U.S. agricultural exports for fiscal year (FY) 2019 are projected at $137.0 billion, down $4.5 billion from the February forecast, due to reductions in grains, oilseeds, and livestock and products. Corn and wheat exports are forecast down $1.4 billion and $1.2 billion, respectively, on lower volumes and unit values.
Soybean exports are forecast down $1.5 billion to $17.0 billion, driven by lower demand due to African Swine Fever, weak prices, and continuing trade tensions with China. Livestock, dairy, and poultry exports are lowered by $500 million, as decreases in beef and veal, hides and skins, and pork exports more than offset gains in dairy exports.
Cotton exports are down $200 million to $5.7 billion. Horticulture product exports are unchanged at $35.3 billion.
Export forecasts for commodities published in the May 10 WASDE (grains, oilseeds, cotton, and livestock and products) include retaliatory tariffs in place as of that date. The impact of additional retaliatory tariffs announced by China on May 13 on exports of other commodities have been determined to be minimal for fiscal 2019.
U.S. agricultural imports in FY 2019 are projected at $129.0 billion, up $1.0 billion from the February forecast. This increase is led by horticultural products. The U.S. agricultural trade surplus is forecast at $8.0 billion, a decrease of $5.5 billion from the February forecast.
FY 2019 grain and feed exports are forecast at $31.0 billion, down $2.7 billion from the February forecast. Corn exports are forecast at $10.4 billion, down $1.4 billion on both lower volumes and unit values. U.S. corn continues to be less price-competitive than South American corn. Sorghum exports are forecast at $400 million, down $100 million on lower volumes.
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Feeds and fodder exports are forecast unchanged at $7.7 billion. Exports of distillers’ dried grains with solubles (DDGS) and alfalfa hay continue to be robust.
Wheat exports are forecast at $6.3 billion, down $1.2 billion on lower volumes and unit values, which are pressured by the sluggish pace of shipments in recent months and projections for large new-crop supplies in major exporting countries.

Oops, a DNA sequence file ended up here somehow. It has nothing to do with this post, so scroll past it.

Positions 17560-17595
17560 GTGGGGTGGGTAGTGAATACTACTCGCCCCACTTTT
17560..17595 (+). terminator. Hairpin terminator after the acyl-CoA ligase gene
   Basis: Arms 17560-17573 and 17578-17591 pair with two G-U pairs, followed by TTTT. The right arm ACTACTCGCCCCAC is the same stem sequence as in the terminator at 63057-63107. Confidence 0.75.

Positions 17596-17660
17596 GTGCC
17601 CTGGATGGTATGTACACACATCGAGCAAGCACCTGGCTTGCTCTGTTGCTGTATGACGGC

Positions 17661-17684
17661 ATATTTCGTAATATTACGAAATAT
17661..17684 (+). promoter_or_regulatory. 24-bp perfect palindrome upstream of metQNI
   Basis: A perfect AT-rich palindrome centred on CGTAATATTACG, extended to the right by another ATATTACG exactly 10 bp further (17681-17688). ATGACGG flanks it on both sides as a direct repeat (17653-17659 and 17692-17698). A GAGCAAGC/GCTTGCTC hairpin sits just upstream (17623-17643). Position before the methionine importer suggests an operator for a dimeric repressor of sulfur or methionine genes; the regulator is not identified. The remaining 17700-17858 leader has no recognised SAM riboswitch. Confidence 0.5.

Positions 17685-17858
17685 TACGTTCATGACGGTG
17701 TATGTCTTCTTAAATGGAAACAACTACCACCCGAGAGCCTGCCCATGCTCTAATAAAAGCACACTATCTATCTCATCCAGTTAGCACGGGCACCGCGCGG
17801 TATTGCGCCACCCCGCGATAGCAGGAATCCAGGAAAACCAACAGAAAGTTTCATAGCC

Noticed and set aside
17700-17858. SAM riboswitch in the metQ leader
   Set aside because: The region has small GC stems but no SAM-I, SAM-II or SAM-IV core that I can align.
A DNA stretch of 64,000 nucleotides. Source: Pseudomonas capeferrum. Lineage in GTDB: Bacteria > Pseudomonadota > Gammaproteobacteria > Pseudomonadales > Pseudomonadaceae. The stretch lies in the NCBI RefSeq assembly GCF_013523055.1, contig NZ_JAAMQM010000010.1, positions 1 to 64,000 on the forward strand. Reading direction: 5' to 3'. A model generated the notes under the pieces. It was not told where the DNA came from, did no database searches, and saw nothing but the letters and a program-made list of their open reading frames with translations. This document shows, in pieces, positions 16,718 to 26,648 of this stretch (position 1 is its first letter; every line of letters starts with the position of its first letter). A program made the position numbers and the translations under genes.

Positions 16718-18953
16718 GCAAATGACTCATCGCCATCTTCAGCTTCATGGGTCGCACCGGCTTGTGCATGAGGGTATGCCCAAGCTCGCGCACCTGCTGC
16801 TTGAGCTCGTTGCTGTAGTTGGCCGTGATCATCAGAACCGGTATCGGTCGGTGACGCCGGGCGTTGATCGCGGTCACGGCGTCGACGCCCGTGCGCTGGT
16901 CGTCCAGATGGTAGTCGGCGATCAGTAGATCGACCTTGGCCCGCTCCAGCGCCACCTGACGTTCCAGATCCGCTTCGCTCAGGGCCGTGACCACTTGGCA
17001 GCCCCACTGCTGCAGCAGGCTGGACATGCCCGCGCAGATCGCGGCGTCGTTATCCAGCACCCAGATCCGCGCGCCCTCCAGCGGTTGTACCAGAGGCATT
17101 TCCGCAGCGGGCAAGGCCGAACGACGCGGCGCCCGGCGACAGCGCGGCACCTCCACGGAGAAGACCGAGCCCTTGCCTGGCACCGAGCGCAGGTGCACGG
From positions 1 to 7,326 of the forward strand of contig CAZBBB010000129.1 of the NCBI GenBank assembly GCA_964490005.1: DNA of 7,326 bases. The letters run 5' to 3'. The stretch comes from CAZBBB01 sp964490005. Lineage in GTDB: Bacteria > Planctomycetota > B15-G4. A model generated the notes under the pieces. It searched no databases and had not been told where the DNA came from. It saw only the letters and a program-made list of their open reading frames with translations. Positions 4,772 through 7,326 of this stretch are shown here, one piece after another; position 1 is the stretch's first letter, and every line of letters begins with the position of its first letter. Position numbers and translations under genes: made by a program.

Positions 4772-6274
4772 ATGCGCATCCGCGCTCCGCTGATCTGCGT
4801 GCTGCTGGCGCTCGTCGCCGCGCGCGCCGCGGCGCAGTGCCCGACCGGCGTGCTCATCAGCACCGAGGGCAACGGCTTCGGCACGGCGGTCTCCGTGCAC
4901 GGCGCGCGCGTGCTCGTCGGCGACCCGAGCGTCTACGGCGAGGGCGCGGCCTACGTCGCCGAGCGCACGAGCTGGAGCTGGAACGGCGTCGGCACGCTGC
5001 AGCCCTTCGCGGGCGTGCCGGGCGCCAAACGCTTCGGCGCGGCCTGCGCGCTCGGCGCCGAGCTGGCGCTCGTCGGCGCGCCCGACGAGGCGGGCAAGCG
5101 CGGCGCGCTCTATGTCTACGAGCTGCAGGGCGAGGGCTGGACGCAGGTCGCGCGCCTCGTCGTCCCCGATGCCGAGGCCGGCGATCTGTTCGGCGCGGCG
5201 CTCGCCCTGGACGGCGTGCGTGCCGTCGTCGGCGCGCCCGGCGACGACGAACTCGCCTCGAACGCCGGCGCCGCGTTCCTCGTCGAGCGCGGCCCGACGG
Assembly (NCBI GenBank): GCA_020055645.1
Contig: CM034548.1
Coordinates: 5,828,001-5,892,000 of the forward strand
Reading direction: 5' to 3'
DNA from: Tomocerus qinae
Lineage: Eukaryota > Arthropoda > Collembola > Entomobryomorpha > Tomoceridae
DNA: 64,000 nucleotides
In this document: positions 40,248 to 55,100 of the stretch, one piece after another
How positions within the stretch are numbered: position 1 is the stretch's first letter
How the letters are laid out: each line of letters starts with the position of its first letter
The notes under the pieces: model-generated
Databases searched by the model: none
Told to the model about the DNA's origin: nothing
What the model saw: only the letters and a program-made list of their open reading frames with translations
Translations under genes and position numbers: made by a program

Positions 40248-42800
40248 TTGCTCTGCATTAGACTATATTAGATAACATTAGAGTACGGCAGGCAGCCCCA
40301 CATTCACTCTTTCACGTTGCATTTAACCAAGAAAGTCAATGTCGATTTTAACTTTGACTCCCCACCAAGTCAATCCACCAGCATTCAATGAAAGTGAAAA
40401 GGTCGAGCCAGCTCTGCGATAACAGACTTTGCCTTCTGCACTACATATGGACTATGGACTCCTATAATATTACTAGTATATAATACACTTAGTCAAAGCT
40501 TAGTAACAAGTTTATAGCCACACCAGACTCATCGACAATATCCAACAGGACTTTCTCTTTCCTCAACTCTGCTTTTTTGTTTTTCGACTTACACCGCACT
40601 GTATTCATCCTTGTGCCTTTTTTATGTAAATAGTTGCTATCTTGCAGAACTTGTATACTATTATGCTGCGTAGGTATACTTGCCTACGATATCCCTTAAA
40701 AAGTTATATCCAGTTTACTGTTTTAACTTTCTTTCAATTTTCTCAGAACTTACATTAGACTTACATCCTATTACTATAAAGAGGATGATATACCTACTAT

The rice export is forecast unchanged at $1.7 billion. Rice volumes are expected to remain the same, as improved prospects in Central America offset lagging shipments to South America.
Oilseeds and oilseed product exports are projected at $26.4 billion, down $1.4 billion from the February forecast, driven by lower soybean volumes and unit prices.
Soybean volumes are down in part due to lower demand caused by African Swine Fever (ASF) in China and continued duties on U.S. soybeans. The price premium for South American soybeans temporarily evaporated between early January and mid-May, eliminating the price advantage that U.S. soybeans had in markets outside China.
Weaker soybean demand in China also has contributed to price weakness as U.S. producers continue to hold large stocks. On the other hand, continued strong soybean meal demand and weaker soybean prices have contributed positively to crush margins, so soybean meal prices and export volumes continue to hold steady.
The forecast for soybean oil exports is reduced by nearly $100 million on lower unit prices, partially offsetting higher values of other oilseeds and oilseed products.
Cotton exports are forecast at $5.7 billion, down $200 million on lower volumes as pessimism increases regarding U.S.-China trade relations and the level of world demand. Greater competition is also expected from Southern Hemisphere exporters. Unit values remain relatively strong.
The livestock, poultry, and dairy export forecast is reduced $500 million to $29.9 billion on declines for virtually all products except dairy, which is forecast higher.
Beef exports are forecast $300 million lower on softer prices and volumes. However, the United States is poised to expand market share in Asia as competitor Australia struggles with weather-related production impacts and lower exportable supplies.
The pork export forecast is lowered $100 million on lower volumes. The slow start to FY 2019 will be mostly offset in the second half, as stronger global demand, due to the spread of ASF in Asia, boosts prices.
The forecast for variety meat exports is essentially unchanged. Hides and skins exports are forecast $200 million lower on continuing weak global consumer demand for leather goods.
The forecast for poultry and poultry product exports is also essentially unchanged, as lower broiler meat prices are offset by gains in other products.
The forecast for dairy exports is up $200 million due to the heightened pace of cheese shipments and stronger global prices for some dairy products.
The forecast for horticultural product exports is unchanged at $35.3 billion. Whole and processed tree nuts exports are forecast at $9.1 billion (also unchanged), with a majority of shipments destined for the European Union (EU) and Asia.
Fresh fruit and vegetables exports are forecast unchanged at $7.4 billion, with top markets including Canada, the EU, and South Korea. Processed fruit and vegetable exports are forecast unchanged at $7.2 billion.